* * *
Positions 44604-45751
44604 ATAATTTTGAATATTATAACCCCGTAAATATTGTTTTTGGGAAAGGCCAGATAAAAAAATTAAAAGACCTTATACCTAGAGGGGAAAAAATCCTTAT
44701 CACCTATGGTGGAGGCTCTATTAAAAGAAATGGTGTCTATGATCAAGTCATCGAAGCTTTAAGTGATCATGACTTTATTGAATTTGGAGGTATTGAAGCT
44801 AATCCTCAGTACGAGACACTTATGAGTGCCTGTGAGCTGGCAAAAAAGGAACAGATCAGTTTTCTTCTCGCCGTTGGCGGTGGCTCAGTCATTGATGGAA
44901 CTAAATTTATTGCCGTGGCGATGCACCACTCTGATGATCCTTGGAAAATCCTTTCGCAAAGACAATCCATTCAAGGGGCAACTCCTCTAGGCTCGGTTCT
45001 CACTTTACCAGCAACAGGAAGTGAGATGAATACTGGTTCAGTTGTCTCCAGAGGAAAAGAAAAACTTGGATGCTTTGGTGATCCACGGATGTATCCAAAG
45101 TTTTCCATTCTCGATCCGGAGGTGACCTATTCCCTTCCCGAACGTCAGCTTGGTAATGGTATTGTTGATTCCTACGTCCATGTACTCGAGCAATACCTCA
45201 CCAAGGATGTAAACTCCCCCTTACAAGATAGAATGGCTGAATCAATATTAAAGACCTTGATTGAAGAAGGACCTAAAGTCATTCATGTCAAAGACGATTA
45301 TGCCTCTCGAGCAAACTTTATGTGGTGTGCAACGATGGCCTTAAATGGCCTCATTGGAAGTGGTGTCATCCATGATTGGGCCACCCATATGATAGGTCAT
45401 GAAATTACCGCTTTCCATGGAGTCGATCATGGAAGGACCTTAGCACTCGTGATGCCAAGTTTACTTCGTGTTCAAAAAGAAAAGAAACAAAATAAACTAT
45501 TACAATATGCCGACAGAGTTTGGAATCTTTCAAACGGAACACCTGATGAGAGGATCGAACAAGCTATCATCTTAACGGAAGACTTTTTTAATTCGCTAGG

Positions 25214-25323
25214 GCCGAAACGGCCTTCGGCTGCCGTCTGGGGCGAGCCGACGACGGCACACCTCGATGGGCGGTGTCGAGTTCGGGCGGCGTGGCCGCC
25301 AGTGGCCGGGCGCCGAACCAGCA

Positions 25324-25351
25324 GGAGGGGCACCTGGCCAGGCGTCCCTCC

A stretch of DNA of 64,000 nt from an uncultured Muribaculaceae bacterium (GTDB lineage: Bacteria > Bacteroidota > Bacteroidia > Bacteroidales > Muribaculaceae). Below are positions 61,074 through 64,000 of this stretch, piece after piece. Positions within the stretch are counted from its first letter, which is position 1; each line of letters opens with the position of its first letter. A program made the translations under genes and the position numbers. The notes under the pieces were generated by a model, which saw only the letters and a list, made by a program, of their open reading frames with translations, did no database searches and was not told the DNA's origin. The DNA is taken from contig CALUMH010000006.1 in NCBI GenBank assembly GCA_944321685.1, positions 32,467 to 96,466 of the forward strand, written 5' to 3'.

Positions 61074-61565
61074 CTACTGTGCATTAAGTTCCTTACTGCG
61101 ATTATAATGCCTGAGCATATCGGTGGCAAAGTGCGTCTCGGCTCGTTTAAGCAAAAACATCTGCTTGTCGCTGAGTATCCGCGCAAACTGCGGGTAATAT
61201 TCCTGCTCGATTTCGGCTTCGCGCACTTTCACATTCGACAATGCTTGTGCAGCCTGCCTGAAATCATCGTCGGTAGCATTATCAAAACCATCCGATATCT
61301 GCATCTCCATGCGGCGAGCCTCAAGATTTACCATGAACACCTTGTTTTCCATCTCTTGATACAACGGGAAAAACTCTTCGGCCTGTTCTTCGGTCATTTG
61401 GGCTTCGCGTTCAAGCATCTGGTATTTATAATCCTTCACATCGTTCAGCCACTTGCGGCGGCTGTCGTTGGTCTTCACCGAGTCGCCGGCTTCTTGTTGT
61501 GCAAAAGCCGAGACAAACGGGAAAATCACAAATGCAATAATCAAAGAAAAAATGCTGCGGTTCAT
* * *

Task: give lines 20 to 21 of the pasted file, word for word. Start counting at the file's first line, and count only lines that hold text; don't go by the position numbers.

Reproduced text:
61101 ATTATAATGCCTGAGCATATCGGTGGCAAAGTGCGTCTCGGCTCGTTTAAGCAAAAACATCTGCTTGTCGCTGAGTATCCGCGCAAACTGCGGGTAATAT
61201 TCCTGCTCGATTTCGGCTTCGCGCACTTTCACATTCGACAATGCTTGTGCAGCCTGCCTGAAATCATCGTCGGTAGCATTATCAAAACCATCCGATATCT